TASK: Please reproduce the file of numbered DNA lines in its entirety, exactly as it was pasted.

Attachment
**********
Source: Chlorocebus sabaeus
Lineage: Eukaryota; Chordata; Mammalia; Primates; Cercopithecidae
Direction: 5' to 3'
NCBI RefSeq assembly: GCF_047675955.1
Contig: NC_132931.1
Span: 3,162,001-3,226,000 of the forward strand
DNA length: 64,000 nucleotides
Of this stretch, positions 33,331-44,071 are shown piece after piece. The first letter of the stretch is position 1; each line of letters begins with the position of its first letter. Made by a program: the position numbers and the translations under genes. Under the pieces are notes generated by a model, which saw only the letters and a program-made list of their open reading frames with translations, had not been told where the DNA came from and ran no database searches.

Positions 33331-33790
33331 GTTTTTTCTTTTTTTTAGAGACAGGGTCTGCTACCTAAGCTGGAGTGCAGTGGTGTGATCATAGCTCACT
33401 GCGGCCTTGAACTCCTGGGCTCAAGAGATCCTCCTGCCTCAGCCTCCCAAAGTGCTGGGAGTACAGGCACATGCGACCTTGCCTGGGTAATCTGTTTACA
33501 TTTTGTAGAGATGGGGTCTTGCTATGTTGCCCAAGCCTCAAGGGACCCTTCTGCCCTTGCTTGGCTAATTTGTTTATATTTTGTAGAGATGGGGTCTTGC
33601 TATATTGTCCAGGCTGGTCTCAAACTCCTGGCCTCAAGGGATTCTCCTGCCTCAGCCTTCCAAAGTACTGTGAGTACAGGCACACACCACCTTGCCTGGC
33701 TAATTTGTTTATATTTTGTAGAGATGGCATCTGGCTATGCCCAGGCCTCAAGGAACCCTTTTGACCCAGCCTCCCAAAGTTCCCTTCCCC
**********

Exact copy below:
Source: Chlorocebus sabaeus
Lineage: Eukaryota; Chordata; Mammalia; Primates; Cercopithecidae
Direction: 5' to 3'
NCBI RefSeq assembly: GCF_047675955.1
Contig: NC_132931.1
Span: 3,162,001-3,226,000 of the forward strand
DNA length: 64,000 nucleotides
Of this stretch, positions 33,331-44,071 are shown piece after piece. The first letter of the stretch is position 1; each line of letters begins with the position of its first letter. Made by a program: the position numbers and the translations under genes. Under the pieces are notes generated by a model, which saw only the letters and a program-made list of their open reading frames with translations, had not been told where the DNA came from and ran no database searches.

Positions 33331-33790
33331 GTTTTTTCTTTTTTTTAGAGACAGGGTCTGCTACCTAAGCTGGAGTGCAGTGGTGTGATCATAGCTCACT
33401 GCGGCCTTGAACTCCTGGGCTCAAGAGATCCTCCTGCCTCAGCCTCCCAAAGTGCTGGGAGTACAGGCACATGCGACCTTGCCTGGGTAATCTGTTTACA
33501 TTTTGTAGAGATGGGGTCTTGCTATGTTGCCCAAGCCTCAAGGGACCCTTCTGCCCTTGCTTGGCTAATTTGTTTATATTTTGTAGAGATGGGGTCTTGC
33601 TATATTGTCCAGGCTGGTCTCAAACTCCTGGCCTCAAGGGATTCTCCTGCCTCAGCCTTCCAAAGTACTGTGAGTACAGGCACACACCACCTTGCCTGGC
33701 TAATTTGTTTATATTTTGTAGAGATGGCATCTGGCTATGCCCAGGCCTCAAGGAACCCTTTTGACCCAGCCTCCCAAAGTTCCCTTCCCC